“I’m a touchy-feely person.”
Some people say this a lot. Some of them are really, really scary and dangerous people.
Sometimes what people mean by this is “I’m the kind of person who is allowed to touch and feel people, and I don’t have to consider whether it is welcome”.
Sometimes this is physical. Sometimes it means people feel entitled to hugs. Or to stroke someone’s hand or hair. Or they think routine interpersonal touch is a basic necessity, and that the mainstream-expected physical boundaries are bad, and that they can make things better by unilaterally violating them and touching people.
Sometimes it’s emotional. Sometimes it means that they want to be an intimate part of people’s emotional experience. Sometimes it means they unilaterally share personal things, and act as though that creates a reciprocal obligation. Or they think that our society is too emotionally closed off, and by unilaterally imposing an intimate emotional tone to their interactions, they are making things better.
Sometimes people who do this think that people who don’t like this are just repressed. Or, worse, sometimes they think that people who don’t like this don’t actually exist, and that everyone likes it, deep down. That’s really dangerous, especially when people do this to people they have power over. (Which is really, really common, especially with people who work with children, especially with people who work with non-verbal children.)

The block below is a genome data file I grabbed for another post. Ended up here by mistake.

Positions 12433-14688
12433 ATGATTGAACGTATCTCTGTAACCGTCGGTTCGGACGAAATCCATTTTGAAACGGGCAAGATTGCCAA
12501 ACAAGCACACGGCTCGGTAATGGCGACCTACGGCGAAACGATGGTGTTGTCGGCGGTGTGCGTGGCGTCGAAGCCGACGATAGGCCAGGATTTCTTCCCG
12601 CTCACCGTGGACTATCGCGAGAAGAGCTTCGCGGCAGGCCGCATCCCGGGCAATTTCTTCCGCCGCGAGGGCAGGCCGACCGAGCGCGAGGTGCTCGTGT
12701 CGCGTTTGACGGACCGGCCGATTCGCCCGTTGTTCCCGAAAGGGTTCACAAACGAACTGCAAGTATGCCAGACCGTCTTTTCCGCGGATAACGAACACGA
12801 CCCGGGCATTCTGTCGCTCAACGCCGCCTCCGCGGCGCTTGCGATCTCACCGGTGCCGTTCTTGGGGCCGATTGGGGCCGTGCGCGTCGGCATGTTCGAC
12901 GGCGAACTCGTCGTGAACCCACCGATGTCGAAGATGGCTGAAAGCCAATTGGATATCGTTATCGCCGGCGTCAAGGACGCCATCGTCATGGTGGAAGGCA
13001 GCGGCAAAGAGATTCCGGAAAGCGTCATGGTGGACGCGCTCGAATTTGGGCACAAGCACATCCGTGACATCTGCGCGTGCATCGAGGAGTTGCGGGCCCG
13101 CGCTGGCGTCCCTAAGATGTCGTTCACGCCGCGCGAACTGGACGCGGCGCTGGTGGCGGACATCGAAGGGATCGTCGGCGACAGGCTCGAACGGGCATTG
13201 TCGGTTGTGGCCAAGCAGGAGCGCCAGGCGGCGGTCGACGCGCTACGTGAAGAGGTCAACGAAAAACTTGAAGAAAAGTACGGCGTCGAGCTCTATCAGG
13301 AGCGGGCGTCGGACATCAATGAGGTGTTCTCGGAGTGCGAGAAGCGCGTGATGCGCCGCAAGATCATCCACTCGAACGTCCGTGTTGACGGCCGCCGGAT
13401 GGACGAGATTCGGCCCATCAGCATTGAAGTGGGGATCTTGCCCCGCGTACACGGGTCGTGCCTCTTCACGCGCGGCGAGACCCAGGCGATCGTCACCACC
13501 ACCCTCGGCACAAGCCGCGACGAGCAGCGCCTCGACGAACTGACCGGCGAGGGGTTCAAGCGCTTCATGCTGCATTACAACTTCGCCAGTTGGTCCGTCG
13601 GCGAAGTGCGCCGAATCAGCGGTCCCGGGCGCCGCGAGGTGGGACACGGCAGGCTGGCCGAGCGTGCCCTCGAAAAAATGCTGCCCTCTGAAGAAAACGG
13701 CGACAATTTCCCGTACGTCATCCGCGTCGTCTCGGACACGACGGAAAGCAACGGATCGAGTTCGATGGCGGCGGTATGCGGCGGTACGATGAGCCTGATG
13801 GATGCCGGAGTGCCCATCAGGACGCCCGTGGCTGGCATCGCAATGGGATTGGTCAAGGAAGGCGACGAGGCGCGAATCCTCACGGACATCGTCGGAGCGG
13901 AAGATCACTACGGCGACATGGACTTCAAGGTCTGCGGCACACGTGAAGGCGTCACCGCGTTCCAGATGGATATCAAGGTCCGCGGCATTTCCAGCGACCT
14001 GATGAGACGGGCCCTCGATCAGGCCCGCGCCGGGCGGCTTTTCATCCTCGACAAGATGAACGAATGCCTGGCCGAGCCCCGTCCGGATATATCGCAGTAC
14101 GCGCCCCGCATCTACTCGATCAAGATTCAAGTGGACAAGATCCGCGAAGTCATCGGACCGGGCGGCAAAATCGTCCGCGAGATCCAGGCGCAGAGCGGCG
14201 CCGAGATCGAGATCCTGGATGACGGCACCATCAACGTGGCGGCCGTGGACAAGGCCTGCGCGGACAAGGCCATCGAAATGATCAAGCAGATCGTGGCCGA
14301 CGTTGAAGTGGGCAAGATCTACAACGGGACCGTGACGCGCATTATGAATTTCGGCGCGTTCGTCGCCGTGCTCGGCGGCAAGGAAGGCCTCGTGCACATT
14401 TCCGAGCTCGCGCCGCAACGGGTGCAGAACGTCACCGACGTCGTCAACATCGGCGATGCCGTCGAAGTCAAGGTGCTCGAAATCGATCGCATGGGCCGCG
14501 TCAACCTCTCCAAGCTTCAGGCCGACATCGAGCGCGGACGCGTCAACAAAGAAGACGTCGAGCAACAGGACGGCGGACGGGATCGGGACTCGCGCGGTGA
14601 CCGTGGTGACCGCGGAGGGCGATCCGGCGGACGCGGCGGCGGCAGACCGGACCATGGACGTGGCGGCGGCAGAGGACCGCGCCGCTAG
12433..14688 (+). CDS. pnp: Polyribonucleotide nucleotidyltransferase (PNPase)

It’s really important to interact with the person you’re actually with. You can’t do this by constructing an imaginary person you see as the Real Them, and by acting as though they want what the Real Them would want. You have to interact with the actual person, and respect their actual communication. Which means, if they don’t want you touching and feeling them, physically or emotionally, you need to take that seriously and back off.
Intimacy is a beautiful and important thing, but forced fake touchy-feely intimacy is a horrible thing.
If you want to be touchy-feely, touch and feel people who want that from you, and keep your hands and emotional feelers off others.
This is so important! Often times, in my line of work, I have to put a hand on someones shoulder or take someone’s hand an so on. It’s not my thing but it’s necessary; to reassure them, focus their attention for a moment or simply to make sure they don’t get lost. Most of them enjoy physical contact (much more than I do) but some don’t.
As supervisors or caretakers we’re in a position of power, so it’s our job to pick up on people’s boundaries and respect them! Sadly, not very many people in this job do.
How can you reassure someone through physical contact that they dislike?